A research group from Nagoya University utilized Japan’s Fugaku supercomputer to simulate clear-air turbulence around Tokyo, improving upon current predictive models. The study, published in the journal Geophysical Research Letters, identified the collapse of the Kelvin-Helmholtz instability wave as a primary cause of turbulence. By validating their simulations against real-world observational data, the researchers hope to enhance the understanding of turbulence generation and its impact on aircraft, potentially improving flight safety.
Accurate Simulation of Air Turbulence Using Supercomputers
A team of researchers from Nagoya University has successfully used Japan’s fastest supercomputer to accurately simulate clear-air turbulence around Tokyo. They then cross-referenced their findings with actual flight data to enhance the accuracy of their predictive model. The research was published in the journal Geophysical Research Letters.
Understanding Clear Air Turbulence (CAT)
Although air turbulence is typically associated with bad weather, an airplane cabin can shake violently even on a sunny and cloudless day. Known as clear air turbulence (CAT), these turbulent air movements can occur in the absence of any visible clouds or other atmospheric disturbances. Although the exact mechanisms that cause CAT are not fully understood, it is believed to be primarily driven by wind shear and atmospheric instability.
CAT is a significant threat to aviation safety. Unanticipated turbulence on an otherwise tranquil day can lead to injuries among passengers and crew members, damage aircraft, and disrupt flight operations. Pilots use data from other aircraft, weather radar, and atmospheric models to anticipate and avoid turbulence. However, forecasting CAT is particularly challenging since it doesn’t present visible indicators such as clouds or storms.
Large-Eddy Simulation (LES) and the Challenge of Computing Power
The creation of eddies, or swirling winds that lead to sudden changes in airflow, can shake an aircraft. As such, scientists rely on large-eddy simulation (LES), a computational fluid dynamics technique, to model turbulent flows and better understand CAT. However, one of the main challenges of LES is the substantial computational power required to simulate these intricate interactions.
To overcome this hurdle, the Nagoya University research team used an exascale computing system known as the Fugaku supercomputer to elaborately simulate the process of turbulence generation using high-resolution LES. Located at the Riken Center for Computational Science in Kobe, Japan, Fugaku is a high-performance computing system that is currently ranked as the world’s second-fastest supercomputer.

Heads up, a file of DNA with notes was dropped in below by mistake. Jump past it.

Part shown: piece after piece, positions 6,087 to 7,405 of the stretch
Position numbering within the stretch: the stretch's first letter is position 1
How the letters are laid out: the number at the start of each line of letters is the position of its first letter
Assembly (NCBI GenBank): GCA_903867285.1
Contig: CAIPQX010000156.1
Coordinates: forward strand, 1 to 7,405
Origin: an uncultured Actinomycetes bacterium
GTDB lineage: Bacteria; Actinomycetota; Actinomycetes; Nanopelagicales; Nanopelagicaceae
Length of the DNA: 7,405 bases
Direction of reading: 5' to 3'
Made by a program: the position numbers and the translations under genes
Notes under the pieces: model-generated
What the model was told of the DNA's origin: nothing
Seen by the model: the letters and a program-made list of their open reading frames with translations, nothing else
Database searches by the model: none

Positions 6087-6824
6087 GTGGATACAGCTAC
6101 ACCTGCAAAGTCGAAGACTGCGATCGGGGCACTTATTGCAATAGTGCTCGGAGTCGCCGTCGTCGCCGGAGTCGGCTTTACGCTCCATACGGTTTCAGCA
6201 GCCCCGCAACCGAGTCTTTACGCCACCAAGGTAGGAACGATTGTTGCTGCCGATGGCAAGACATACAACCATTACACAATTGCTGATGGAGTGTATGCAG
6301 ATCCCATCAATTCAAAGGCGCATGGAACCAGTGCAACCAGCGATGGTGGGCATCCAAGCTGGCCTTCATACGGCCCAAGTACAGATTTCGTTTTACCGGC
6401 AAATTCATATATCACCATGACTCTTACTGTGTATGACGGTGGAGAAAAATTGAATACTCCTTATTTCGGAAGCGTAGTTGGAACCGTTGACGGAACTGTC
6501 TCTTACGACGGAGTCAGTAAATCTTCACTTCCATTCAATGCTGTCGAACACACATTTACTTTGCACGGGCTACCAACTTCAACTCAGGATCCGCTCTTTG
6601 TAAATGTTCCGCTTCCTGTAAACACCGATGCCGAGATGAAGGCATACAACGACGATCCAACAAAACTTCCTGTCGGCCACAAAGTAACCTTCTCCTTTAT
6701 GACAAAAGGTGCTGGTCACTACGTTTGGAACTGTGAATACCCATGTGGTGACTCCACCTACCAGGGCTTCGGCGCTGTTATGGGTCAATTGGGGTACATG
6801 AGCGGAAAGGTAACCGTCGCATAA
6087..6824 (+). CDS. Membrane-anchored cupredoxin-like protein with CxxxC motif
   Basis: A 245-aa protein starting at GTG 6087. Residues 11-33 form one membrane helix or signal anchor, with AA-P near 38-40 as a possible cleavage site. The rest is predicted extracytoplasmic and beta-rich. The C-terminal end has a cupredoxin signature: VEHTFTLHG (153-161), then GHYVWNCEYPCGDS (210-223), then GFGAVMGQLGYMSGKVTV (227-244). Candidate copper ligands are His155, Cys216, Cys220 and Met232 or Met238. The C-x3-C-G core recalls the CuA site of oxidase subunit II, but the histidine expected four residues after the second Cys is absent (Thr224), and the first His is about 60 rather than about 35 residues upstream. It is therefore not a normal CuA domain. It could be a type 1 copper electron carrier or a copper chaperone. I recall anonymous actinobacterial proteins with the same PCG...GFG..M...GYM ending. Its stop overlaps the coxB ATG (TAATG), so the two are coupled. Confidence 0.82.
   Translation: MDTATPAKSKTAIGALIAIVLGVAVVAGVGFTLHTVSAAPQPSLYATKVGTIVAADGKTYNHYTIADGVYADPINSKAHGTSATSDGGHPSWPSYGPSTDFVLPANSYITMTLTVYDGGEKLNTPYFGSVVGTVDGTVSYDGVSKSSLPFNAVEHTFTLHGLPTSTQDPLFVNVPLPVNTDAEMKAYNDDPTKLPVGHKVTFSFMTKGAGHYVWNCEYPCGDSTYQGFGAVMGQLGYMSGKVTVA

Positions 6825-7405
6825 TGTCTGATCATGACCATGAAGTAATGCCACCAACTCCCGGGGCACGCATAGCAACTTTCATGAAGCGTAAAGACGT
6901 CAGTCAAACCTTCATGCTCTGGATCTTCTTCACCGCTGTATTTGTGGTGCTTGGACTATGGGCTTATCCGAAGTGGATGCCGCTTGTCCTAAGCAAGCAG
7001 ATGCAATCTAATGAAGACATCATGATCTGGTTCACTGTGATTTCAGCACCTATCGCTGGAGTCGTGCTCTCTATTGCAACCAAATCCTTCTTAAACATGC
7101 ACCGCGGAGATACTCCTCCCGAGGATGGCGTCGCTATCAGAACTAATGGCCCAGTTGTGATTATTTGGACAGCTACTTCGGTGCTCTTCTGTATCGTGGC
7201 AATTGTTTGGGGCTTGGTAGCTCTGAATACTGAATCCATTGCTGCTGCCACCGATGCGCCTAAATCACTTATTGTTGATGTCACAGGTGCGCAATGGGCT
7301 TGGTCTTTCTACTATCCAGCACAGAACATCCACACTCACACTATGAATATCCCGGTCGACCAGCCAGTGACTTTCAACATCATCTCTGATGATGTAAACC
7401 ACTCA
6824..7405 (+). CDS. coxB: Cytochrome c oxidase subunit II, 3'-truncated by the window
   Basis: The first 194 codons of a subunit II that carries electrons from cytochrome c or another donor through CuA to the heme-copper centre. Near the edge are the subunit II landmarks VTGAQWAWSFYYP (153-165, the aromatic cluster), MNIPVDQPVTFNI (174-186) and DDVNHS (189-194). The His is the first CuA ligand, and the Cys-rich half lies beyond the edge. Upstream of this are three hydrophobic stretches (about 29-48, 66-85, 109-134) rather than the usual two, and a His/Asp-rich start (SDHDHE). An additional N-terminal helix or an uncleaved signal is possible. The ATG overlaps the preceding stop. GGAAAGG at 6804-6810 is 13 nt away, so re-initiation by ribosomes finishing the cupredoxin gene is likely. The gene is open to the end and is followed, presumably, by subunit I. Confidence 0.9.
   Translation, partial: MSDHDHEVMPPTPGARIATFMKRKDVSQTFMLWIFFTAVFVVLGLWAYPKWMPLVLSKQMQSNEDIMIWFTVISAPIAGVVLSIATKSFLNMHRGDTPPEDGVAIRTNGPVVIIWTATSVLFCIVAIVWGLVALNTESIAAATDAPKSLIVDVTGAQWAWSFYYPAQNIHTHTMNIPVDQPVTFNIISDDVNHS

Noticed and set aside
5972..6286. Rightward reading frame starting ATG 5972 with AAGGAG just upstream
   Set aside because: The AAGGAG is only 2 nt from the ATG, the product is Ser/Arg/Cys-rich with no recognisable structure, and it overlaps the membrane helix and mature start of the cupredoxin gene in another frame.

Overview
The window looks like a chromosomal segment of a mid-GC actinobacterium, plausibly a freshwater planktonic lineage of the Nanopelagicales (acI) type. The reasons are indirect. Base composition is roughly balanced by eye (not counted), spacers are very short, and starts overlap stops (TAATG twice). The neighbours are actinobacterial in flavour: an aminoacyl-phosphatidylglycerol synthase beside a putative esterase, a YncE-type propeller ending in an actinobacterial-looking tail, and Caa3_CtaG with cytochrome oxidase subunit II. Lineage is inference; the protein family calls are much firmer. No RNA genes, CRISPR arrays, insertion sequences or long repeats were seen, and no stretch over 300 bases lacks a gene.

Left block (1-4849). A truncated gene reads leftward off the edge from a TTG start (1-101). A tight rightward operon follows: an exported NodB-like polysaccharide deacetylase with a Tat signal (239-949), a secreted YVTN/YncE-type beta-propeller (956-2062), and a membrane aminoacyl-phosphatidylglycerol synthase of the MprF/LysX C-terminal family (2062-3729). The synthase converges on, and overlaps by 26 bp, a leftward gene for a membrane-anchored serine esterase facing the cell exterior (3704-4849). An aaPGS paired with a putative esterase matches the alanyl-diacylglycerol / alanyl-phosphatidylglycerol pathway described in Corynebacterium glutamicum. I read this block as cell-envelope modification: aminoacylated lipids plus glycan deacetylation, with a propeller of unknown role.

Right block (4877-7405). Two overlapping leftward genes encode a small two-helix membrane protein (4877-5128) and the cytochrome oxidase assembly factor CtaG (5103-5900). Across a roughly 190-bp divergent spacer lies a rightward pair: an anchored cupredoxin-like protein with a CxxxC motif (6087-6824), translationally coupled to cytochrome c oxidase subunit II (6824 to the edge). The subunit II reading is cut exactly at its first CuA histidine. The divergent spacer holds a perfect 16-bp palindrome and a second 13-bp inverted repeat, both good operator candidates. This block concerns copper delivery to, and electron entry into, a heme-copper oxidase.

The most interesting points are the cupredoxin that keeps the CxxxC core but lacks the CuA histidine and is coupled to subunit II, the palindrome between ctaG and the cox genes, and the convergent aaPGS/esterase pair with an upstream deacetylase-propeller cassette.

Uncovering Turbulence Patterns Over Tokyo
Leveraging Fugaku’s tremendous computational power, Dr. Ryoichi Yoshimura of Nagoya University and his colleagues, including Dr. Junshi Ito at Tohoku University, conducted an ultra-high-resolution simulation of winter CAT above Tokyo’s Haneda airport, triggered by low pressure and a nearby mountain range.
They discovered that the disturbance in wind speed was due to the collapse of the Kelvin-Helmholtz instability wave. This type of instability arises at the interface between two layers of air with differing velocities, creating wave-like effects and several fine vortices that cause turbulence.
Validation and Implications of the Research
After conducting their calculations, the team validated their simulated vortices against real-world data. “Around Tokyo, there is a lot of observational data available to validate our results,” said Yoshimura. “There are many airplanes flying over the airports, which results in many reports of turbulence and the intensity of shaking. Atmospheric observations by a balloon near Tokyo were also used. The shaking data recorded at that time was used to show that the calculations were valid.”
“The results of this research should lead to a deeper understanding of the principle and mechanism of turbulence generation by high-resolution simulation and allow us to investigate the effects of turbulence on airplanes in more detail,” said Yoshimura. “Since significant turbulence has been shown to occur in the limited 3D region, routing without flying in the region is possible by adjusting flight levels if the presence of active turbulence is known in advance. LES would provide a smart way of flying by providing more accurate turbulence forecasts and real-time prediction.”
Reference: “Clear Air Turbulence Resolved by Numerical Weather Prediction Model Validated by Onboard and Virtual Flight Data” by R. Yoshimura, J. Ito, P. A. Schittenhelm, K. Suzuki, A. Yakeno and S. Obayashi, 21 June 2023, Geophysical Research Letters.